Tallinn City Government is to install rental relief of 80 percent to bars, restaurants and cafes in Tallinn's Old Town in an effort to buoy a tourism sector ravaged by the coronavirus pandemic. The reduced rents should be passed on the lower prices, attracting domestic visitors to venues in normal times frequented more by foreign tourists, the city government says.
Deputy Mayor Aivar Riisalu (Center) made the announcement at a city government press conference Wednesday, adding that it is focused on the Old Town as the prime tourist district, but more broadly applies to central Tallinn as a whole.
Catering and entertainment establishments will get an 80 percent discount on rents, in an area with generally the highest rents in the country, from this month.
Outdoor terraces can be set up free-of-charge, though these tend to start to be dismantled from September onwards as temperatures drop.
The city government says the rent reduction should be passed on to menu prices, attracting more local custom in turn.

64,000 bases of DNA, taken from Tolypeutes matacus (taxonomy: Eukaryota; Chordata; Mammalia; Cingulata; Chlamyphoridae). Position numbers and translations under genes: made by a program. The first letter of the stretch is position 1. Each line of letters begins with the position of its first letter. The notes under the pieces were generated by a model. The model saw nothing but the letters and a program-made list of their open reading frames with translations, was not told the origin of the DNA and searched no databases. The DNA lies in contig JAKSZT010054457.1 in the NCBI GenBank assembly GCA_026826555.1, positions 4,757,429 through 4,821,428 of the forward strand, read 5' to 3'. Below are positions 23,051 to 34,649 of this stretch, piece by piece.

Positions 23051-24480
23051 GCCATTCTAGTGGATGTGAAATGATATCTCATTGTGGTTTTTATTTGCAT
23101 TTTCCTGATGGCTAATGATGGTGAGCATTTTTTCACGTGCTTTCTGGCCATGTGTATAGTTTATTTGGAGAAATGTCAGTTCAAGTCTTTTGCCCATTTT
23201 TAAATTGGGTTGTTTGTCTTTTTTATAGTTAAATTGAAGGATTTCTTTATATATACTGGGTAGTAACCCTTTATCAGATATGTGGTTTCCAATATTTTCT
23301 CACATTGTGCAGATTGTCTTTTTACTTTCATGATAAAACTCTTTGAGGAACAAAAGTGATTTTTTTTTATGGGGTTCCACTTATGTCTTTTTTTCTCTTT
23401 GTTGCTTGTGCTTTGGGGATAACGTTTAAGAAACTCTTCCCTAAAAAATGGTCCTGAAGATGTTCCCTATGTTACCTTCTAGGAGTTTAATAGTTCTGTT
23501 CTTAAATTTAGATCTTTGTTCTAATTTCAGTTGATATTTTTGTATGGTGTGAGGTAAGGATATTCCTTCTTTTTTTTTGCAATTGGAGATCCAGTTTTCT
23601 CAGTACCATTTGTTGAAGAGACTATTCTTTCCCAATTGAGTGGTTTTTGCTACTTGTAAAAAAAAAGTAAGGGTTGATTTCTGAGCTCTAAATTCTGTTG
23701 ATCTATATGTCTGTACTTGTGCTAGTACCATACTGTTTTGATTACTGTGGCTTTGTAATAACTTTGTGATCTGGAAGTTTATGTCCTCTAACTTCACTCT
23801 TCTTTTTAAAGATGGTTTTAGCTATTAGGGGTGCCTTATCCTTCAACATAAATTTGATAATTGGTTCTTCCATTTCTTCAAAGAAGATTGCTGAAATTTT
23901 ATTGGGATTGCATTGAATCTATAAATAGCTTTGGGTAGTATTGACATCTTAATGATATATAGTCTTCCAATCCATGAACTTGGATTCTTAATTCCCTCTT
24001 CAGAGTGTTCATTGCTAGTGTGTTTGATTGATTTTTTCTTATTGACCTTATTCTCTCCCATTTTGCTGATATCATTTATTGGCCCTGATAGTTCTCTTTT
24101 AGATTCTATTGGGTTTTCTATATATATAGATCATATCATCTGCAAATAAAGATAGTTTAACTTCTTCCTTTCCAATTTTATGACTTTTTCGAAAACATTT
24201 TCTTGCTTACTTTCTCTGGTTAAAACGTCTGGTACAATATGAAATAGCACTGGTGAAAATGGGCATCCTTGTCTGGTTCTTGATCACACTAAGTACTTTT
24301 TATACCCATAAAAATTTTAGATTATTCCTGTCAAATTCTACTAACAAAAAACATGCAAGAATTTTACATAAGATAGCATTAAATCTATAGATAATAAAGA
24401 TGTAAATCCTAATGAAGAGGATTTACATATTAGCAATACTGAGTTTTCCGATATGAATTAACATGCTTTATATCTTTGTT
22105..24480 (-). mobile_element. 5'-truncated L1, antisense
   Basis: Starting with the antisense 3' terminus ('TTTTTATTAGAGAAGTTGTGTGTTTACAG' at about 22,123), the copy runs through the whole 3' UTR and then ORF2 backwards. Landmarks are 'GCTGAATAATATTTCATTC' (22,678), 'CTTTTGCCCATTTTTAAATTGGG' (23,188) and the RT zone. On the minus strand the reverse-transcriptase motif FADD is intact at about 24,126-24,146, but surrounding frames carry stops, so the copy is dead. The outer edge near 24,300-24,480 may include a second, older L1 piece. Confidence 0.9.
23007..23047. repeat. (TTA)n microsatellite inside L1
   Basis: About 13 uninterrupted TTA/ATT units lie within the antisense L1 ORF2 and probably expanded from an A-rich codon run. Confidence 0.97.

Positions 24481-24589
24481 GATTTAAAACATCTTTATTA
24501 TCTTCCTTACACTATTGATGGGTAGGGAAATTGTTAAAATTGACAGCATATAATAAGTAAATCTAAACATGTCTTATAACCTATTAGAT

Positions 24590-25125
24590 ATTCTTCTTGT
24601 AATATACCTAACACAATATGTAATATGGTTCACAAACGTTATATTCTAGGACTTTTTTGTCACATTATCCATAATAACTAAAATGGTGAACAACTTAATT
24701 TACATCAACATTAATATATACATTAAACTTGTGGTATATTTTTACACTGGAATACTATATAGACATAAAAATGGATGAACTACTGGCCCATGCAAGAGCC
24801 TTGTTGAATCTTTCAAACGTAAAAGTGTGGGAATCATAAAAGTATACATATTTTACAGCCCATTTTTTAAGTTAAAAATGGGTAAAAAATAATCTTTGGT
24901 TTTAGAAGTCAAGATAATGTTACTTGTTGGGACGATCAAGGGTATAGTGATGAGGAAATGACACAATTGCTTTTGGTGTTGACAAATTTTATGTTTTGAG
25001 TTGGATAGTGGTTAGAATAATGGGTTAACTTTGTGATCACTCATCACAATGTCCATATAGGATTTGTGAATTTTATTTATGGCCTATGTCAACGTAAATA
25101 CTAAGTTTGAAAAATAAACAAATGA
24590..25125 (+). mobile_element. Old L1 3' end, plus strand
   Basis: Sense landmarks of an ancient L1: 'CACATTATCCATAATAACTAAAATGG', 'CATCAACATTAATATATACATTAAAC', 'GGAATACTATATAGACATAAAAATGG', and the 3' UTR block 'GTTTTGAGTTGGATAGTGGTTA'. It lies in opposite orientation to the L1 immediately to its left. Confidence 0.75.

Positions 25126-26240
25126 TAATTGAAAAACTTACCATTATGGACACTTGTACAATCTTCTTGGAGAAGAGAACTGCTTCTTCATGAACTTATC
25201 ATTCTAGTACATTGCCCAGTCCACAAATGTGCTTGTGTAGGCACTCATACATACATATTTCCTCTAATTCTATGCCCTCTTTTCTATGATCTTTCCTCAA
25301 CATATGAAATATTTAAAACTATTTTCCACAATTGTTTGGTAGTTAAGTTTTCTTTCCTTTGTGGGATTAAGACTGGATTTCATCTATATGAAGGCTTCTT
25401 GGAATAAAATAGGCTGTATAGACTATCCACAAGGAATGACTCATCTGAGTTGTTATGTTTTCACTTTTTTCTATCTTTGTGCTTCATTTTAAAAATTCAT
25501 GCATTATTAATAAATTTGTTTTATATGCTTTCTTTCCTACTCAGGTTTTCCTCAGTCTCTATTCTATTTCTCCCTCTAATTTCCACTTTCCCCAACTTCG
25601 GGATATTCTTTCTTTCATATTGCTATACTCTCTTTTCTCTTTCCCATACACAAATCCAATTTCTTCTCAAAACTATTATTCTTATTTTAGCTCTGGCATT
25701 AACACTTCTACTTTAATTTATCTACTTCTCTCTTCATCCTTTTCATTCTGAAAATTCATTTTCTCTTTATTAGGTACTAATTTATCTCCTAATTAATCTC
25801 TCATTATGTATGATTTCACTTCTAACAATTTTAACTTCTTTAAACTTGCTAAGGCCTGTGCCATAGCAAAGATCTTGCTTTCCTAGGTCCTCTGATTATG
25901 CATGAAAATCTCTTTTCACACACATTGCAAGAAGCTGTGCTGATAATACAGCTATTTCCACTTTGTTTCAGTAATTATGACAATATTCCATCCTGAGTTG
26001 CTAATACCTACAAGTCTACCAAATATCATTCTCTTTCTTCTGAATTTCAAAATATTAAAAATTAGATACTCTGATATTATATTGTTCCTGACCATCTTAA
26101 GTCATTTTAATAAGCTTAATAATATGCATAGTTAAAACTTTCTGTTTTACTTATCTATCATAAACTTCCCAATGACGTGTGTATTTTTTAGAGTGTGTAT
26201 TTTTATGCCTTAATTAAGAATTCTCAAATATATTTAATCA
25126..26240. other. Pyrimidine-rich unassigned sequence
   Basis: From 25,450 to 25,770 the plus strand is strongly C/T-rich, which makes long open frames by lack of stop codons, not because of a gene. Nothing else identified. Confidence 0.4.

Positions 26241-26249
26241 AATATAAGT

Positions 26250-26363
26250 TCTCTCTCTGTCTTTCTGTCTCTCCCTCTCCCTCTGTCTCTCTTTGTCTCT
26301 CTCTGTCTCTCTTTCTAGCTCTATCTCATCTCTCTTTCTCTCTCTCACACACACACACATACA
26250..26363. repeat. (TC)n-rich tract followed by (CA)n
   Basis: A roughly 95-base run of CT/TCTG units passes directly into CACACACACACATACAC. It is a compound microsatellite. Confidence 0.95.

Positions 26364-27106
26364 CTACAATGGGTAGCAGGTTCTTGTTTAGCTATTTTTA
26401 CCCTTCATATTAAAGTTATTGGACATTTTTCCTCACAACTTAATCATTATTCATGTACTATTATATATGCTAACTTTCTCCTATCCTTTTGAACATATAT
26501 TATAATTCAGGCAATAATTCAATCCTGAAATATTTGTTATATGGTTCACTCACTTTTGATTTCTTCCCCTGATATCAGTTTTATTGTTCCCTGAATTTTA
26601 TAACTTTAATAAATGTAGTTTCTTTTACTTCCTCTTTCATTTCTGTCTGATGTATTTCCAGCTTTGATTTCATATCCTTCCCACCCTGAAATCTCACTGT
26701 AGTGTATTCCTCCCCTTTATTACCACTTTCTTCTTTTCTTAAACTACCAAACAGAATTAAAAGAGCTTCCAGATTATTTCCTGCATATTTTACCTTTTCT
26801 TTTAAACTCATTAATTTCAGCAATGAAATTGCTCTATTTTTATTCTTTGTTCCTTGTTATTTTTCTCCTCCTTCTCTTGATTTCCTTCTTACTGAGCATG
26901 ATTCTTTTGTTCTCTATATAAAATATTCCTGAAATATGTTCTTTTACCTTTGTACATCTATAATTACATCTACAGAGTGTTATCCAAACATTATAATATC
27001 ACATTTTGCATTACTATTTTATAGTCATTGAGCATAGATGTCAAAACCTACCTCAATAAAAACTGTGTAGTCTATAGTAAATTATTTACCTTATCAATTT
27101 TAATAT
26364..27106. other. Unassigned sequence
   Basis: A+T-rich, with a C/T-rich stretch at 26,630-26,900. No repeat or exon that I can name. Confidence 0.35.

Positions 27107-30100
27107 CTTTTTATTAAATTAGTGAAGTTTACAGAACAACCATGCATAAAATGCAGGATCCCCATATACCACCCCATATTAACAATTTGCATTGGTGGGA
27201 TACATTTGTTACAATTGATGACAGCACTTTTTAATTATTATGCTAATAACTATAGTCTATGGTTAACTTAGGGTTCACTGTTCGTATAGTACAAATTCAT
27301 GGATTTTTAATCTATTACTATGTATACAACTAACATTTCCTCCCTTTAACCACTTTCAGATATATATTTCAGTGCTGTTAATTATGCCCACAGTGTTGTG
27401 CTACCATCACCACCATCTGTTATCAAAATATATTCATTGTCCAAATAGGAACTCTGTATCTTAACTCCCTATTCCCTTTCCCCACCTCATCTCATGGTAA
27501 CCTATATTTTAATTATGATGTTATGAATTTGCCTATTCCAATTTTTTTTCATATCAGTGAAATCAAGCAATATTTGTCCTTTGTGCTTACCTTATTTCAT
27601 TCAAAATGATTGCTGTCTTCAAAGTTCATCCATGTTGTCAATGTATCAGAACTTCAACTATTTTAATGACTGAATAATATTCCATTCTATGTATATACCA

At the same time, restrictions installed by the Police and Border Guard Board (PPA) mean alcohol sales must stop at 11 p.m., in a move aimed at curbing the spread of COVID-19.
With the lifting of the strictest restrictions in May, Old Town eateries and bars lowered their prices to almost unheard-of levels, with a half-liter of beer costing less than five euros in some cases (compared with as much as €8 for a half-liter in some outlets in pre-COVID-19 days), again to attract domestic visitors and as the warm weather approached.
Old Town business rental prices can range from anything from around €8 per square meter, to €30 per square meter, according to real estate portal kv.ee data.
Tallinn mayor Mihhail Kõlvart (Center) unveiled plans to partly install remote learning in the city's schools, at the same press conference.
Editor: Andrew Whyte